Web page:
Some Aspects of Incentive-Based Optimal Pricing and Environmental Regulation with Asymmetric Information
AbstractThe paper aims to analyze the problem of regulating a pollution-generating single product monopolistic firm in the presence of information asymmetry about the firm?s cost performance. Following Boyer and Laffont (1999), incentive-based optimal regulation of the firm?s price/ output and the environmental performance is characterized when costs are increasing in output and declining in pollution generated during production. Further, the regulatory agency/ legislator may or may not be politically motivated. When he/ she is politically inclined, the process of lobbying assumes that interest groups offer monetary contributions to the regulatory agency or the legislator. These contributions from the lobby help fund election campaigns. Thus, he/ she no longer behaves as a benevolent maximizer of social welfare, but instead maximizes a weighted average of social welfare and welfare of the lobby. Two alternative cases are considered: one, where the lobby represents environmental interests alone, and another, where the lobby stands solely for firm?s/ industry?s interests. The analysis derives interesting implications for incentive-based regulation of the firm. In general, pricing and environmental performance are distorted for the inefficient firm type under asymmetric information to restrict rents accruing to the efficient firm type. In the presence of the environmental lobby, the politically inclined regulator imposes more stringent environmental regulation under both full information and incomplete information as compared to the no-lobbying case. Interestingly, lobbying by the firm/ industry group also induces the politically motivated regulator to have more restrictive environmental regulation, albeit it now combines it with a higher regulated output for the inefficient firm type under incomplete information vis-…-vis the case of no-lobbying activity.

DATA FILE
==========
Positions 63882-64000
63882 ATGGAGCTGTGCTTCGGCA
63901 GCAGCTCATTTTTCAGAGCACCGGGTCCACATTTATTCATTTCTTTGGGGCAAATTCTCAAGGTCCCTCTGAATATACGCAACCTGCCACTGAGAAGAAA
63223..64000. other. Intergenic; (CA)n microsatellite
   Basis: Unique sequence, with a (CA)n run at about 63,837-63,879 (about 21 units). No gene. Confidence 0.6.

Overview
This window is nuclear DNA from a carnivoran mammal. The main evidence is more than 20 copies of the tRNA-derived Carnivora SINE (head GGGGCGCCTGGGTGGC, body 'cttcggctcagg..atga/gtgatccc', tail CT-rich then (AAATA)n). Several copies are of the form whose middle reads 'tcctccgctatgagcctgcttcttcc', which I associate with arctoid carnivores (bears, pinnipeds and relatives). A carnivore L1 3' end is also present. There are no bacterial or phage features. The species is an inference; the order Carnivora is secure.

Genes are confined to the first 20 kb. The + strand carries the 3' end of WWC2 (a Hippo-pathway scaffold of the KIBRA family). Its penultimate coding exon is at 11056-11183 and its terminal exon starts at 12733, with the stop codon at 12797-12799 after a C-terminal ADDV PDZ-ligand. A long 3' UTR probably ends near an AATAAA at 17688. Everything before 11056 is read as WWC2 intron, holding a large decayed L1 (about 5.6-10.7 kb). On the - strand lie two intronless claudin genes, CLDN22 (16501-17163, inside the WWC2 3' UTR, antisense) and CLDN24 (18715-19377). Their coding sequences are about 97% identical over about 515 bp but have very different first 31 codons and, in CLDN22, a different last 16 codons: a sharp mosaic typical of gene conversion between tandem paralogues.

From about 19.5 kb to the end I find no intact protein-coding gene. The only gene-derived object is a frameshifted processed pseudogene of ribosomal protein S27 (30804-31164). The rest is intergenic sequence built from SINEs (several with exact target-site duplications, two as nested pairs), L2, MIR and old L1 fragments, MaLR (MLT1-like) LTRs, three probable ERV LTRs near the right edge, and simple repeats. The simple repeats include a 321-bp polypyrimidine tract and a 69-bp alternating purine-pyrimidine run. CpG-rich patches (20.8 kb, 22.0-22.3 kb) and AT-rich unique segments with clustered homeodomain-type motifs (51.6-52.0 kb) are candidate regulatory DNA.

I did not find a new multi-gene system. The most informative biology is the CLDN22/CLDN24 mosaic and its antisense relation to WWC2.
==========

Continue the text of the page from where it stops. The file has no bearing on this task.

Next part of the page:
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Bibliographic InfoPaper provided by Centre for International Trade and Development, Jawaharlal Nehru University, New Delhi, India in its series Centre for International Trade and Development, Jawaharlal Nehru University, New Delhi Discussion Papers with number 10-01.
Length: 38 pages
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Web page: http://www.jnu.ac.in/Academics/Schools/SchoolOfInternationalStudies/CITD/
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